The Walt Disney Family Museum Blog

Posted on Thu, 11/30/2023 - 12:01
Posted on Nov 30, 2023
To celebrate the 100th anniversary of the founding of The Walt Disney Company, The Walt Disney Family Museum is showcasing objects from the museum’s collection which highlight important moments in Walt’s career. These objects, which include recent acquisitions and fragile materials that have never been publicly displayed, will rotate periodically throughout the year.  
Posted on Sun, 11/19/2023 - 09:00
Posted on Nov 19, 2023

Please join us in celebrating the life of our museum co-founder, Diane Disney Miller, who passed away on this day ten years ago. Museum Executive Director, Kirsten Komoroske, reflected on Diane in our December 2014 member magazine: “More than being a philanthropist and enthusiastic supporter of the arts, Diane was her father’s daughter.

Posted on Mon, 10/16/2023 - 10:46
Posted on Oct 16, 2023
Strolling the galleries at The Walt Disney Family Museum, visitors discover how brothers Walt and Roy O. Disney formed a business partnership in October 1923. They quickly began producing animated short subjects known as the Alice Comedies from a small office in Los Angeles.
Posted on Tue, 08/15/2023 - 13:53
Posted on Aug 15, 2023

It was late July 1923 and Walt Disney had failed. His Laugh-O-gram Films was headed for bankruptcy and, with little prospects left in Kansas City, Missouri, he was pulling up stakes. Hollywood was his destination. “Go west, young man, go west and grow up with the country,” the newspaperman Horace Greeley had written in 1865 (Walt would later quote this phrase to his friend Ub Iwerks, still back in Kansas City).

Posted on Fri, 08/11/2023 - 14:46
Posted on Aug 11, 2023

In October 1966, Walt Disney filmed an introduction for a special invitational screening of Follow Me, Boys! (1966)—a live-action film notable for being the acting debut of future Disney Legend Kurt Russell—that he was too busy at the Studios to attend. To express his regrets, he turned to one of the best way he knew how—by getting on camera.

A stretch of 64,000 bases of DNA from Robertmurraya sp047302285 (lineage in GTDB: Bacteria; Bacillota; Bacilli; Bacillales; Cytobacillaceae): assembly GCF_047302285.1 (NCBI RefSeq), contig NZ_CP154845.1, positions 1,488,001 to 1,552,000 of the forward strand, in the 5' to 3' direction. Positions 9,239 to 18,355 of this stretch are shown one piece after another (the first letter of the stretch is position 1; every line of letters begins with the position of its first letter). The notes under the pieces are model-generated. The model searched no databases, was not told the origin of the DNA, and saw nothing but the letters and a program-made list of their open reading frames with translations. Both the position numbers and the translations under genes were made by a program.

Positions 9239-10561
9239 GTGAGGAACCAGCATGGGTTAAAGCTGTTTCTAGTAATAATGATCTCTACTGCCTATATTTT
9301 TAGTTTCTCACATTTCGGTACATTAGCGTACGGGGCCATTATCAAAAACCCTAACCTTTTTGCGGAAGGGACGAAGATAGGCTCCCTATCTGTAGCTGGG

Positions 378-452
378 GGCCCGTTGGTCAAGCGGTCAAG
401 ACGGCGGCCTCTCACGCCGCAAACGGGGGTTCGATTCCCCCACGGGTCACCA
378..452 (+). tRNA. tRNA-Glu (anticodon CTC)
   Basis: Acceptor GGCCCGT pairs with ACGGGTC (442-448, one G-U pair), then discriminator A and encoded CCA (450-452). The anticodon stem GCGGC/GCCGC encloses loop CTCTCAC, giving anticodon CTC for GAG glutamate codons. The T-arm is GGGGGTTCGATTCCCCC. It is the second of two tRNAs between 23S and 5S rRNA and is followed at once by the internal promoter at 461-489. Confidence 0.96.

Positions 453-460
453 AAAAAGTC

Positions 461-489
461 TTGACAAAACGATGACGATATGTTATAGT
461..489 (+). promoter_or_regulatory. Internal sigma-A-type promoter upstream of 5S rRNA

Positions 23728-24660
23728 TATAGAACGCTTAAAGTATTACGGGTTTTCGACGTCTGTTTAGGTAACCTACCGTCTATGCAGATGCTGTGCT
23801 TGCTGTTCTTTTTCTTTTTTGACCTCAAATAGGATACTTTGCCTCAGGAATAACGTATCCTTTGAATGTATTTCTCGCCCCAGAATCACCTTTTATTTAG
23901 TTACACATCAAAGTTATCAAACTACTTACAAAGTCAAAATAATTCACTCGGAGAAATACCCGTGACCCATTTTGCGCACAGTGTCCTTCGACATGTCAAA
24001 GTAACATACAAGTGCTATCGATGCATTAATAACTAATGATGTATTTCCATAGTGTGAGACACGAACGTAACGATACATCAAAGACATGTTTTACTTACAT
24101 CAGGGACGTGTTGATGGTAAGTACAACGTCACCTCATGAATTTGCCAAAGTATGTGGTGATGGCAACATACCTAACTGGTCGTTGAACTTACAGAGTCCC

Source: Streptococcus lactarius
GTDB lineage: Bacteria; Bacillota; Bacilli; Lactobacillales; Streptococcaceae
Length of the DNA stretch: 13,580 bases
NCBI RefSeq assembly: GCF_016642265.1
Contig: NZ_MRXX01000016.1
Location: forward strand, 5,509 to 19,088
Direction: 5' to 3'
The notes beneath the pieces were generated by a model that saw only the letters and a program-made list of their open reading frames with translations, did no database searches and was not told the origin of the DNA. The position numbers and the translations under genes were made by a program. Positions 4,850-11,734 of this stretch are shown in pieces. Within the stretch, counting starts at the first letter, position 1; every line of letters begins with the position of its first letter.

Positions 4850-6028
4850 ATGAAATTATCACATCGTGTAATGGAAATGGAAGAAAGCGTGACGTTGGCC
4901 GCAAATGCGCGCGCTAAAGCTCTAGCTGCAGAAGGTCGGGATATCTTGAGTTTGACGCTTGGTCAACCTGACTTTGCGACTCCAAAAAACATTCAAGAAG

Posted on Wed, 08/09/2023 - 12:13
Posted on Aug 9, 2023

We are saddened to hear of the passing of Disney historian Jim Korkis. Jim interviewed Diane Disney Miller many times for his projects, and Diane shared, "I have not hesitated to correspond with Jim whenever I think of something that might interest him, or to add some insights into something he has written about. Dad did not hide anything about his life."

Jim contributed numerous insightful articles to the museum's blog and in 2014, presented a program on "How Walt Put a Man on the Moon." His generosity and invaluable knowledge and research of Walt Disney's life will be missed.

Posted on Tue, 06/20/2023 - 14:03
Posted on Jun 20, 2023

Throughout his life, Walt Disney was dedicated to giving back to his community and generously supported many charities, especially those that benefitted children. From Toys for Tots to the Jules Stein Eye Institute at UCLA, Walt’s charitable giving often extended beyond monetary support. The John Tracy Clinic—now known as the John Tracy Center—was an organization close to Walt’s heart and, from its inception, he was an active supporter of its efforts.

Posted on Mon, 06/05/2023 - 14:54
Posted on Jun 5, 2023
“The greatest wealth a man may acquire is the wisdom he gains from living. And sometimes, out of the small beginnings, come the forces that shape a whole life.” These words invite visitors of The Walt Disney Family Museum into the main galleries, setting the stage for the story of Walt Disney’s birth and early life and, as Diane Disney Miller has said, “explain the purpose of our museum better than I ever could.” They were written by screenwriter John Tucker Battle, for the opening scene of one of Walt Disney’s favorite films, So Dear to My Heart (1949).
Posted on Tue, 05/16/2023 - 15:17
Posted on May 16, 2023
Two years before Mickey Mouse debuted in color in The Band Concert (1935) and several years before his iconic redesign popularized by his turn as the Sorcerer’s Apprentice in Fantasia (1940), he starred in a black-and-white short film that encapsulated where The Walt Disney Studios was in the development of animation as an American art form. Ye Olden Days it was, in more ways than one.